References [1] David Clifford, Jan van Bon (2008).

Implementing ISO/IEC 20000 Certification: The Roadmap.

ITSM Library.

Van Haren Publishing.

ISBN 908753082X.

[2] Office of Government Commerce (UK) CCTA and OGC (http:/ / www.



uk/ index.


Retrieved May 5, 2005.

[3] Office of Government Commerce (UK) (http:/ / www.



uk/ guidance_itil.


Retrieved August 19, 2009.

[4] Office of Government Commerce (2000).

Service Support.

The Stationery Office.

ISBN 0113300158.

[5] Office of Government Commerce (2001).

Service Delivery.

IT Infrastructure Library.

The Stationery Office.

ISBN 0113300174.

[6] Office of Government Commerce (2002).

ICT Infrastructure Management.

The Stationery Office.

ISBN 0113308655.

[7] Cazemier, Jacques A.; Overbeek, Paul L.; Peters, Louk M.


Security Management.

The Stationery Office.

ISBN 011330014X.

[8] Office of Government Commerce (2002).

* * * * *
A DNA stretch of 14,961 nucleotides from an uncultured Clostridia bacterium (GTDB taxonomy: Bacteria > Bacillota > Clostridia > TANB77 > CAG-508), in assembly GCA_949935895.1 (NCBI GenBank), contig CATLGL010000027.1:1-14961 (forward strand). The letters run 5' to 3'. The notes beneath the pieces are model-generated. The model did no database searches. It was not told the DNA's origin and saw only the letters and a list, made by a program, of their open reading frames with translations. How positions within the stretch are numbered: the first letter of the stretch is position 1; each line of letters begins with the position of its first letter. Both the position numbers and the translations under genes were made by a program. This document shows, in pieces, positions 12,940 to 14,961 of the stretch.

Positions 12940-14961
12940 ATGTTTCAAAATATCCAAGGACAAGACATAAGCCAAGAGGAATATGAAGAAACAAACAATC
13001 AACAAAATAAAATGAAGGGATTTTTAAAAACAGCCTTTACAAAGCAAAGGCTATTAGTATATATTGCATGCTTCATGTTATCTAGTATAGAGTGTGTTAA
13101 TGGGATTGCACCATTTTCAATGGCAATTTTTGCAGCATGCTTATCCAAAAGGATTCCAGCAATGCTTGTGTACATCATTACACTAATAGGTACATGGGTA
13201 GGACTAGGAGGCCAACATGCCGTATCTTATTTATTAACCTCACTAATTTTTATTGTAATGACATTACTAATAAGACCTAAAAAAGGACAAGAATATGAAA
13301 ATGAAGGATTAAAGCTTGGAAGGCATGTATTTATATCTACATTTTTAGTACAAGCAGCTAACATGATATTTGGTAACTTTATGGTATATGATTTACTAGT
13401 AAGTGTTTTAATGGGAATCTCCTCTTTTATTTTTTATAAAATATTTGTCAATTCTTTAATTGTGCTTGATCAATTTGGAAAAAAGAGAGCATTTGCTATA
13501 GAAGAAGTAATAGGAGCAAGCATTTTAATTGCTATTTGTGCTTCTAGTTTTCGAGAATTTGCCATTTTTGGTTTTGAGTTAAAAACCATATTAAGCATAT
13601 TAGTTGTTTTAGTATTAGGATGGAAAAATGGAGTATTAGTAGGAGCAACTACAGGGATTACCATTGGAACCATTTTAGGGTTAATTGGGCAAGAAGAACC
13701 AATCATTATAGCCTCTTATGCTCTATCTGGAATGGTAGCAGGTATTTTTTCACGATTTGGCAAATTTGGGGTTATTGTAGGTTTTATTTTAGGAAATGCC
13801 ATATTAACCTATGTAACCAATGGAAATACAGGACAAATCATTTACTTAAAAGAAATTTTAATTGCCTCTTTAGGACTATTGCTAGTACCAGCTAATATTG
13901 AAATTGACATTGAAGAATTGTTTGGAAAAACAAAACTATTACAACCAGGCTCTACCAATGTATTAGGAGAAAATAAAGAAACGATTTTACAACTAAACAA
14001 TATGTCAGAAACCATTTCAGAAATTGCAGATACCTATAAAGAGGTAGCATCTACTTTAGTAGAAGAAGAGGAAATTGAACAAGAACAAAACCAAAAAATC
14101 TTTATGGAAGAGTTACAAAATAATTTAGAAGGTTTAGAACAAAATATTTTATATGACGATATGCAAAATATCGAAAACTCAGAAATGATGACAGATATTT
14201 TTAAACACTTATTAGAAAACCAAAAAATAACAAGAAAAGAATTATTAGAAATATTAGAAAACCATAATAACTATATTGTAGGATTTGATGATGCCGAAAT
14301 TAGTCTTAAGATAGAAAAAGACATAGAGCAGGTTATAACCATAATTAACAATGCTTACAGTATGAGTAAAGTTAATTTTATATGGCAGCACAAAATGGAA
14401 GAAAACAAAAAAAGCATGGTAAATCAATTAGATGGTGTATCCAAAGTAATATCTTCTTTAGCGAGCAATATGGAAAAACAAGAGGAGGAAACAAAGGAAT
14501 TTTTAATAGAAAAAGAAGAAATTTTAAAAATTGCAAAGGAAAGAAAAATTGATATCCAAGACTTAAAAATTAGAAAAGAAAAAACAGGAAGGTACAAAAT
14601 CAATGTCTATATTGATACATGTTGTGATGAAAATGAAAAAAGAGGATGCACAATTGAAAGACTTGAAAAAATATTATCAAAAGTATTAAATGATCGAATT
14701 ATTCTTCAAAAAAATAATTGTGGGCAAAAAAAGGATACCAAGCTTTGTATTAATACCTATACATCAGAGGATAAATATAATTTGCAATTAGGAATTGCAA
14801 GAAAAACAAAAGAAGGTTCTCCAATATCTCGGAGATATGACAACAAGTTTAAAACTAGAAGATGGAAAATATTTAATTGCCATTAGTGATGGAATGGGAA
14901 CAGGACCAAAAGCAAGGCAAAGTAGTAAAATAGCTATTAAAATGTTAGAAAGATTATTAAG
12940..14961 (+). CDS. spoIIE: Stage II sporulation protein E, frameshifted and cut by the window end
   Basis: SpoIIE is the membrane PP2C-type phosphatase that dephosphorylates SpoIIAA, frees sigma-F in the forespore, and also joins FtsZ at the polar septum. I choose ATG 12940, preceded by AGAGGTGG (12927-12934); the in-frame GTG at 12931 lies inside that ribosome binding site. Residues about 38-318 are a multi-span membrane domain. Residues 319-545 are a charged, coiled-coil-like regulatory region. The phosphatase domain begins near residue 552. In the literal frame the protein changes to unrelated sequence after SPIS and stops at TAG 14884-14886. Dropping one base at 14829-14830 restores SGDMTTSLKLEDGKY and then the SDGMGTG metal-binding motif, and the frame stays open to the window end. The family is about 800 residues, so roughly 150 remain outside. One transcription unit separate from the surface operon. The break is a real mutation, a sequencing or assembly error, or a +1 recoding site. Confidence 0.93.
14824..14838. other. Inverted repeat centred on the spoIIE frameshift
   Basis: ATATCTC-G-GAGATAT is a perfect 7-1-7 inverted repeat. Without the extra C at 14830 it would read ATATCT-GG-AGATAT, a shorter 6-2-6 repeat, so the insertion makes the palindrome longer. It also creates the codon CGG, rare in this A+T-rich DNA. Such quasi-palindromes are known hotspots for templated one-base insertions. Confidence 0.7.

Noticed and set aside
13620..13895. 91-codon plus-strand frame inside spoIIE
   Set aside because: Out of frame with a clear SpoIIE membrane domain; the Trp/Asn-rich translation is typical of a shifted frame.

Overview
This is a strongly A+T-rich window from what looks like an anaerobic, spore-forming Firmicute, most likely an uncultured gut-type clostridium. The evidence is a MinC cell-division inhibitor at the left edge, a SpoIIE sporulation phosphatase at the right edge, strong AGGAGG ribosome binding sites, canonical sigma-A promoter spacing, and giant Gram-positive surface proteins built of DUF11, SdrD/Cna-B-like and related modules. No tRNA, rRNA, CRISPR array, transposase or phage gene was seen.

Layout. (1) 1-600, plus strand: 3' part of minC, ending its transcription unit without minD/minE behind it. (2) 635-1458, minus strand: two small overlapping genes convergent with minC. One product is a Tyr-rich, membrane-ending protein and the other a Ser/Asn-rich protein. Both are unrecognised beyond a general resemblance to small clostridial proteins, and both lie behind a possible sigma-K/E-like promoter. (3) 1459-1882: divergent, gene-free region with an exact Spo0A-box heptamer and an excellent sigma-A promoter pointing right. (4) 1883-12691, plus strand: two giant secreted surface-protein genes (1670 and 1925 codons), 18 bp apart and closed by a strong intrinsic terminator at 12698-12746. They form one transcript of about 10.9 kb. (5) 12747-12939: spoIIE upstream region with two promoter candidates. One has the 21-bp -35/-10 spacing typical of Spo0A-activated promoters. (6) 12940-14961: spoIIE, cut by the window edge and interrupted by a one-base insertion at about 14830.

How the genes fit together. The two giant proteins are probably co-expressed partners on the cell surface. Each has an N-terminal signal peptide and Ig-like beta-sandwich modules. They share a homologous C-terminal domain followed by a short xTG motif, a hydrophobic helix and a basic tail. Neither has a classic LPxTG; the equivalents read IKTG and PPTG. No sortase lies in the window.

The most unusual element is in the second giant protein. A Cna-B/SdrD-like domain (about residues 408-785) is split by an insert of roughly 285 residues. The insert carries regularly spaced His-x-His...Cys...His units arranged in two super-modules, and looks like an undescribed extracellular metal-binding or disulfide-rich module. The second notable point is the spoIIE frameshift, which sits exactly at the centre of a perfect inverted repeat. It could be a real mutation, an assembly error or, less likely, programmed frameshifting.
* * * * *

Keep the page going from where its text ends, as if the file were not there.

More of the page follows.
Application Management.

The Stationery Office.

ISBN 0113308663.

[9] Office of Government Commerce (2002).

Planning to Implement Service Management.

The Stationery Office.

ISBN 0113308779.

[10] Office of Government Commerce (2005).

ITIL Small Scale Implementation.

The Stationery Office.

ISBN 0113309805.

[11] http:/ / www.



uk/ itil_ogc_withdrawal_of_itil_version2.

asp [12] Majid Iqbal and Michael Nieves (2007).

ITIL Service Strategy.

The Stationery Office.

ISBN 9780113310456.

[13] Vernon Lloyd and Colin Rudd (2007).

ITIL Service Design.

The Stationery Office.

ISBN 9780113310470.

Information Technology Infrastructure Library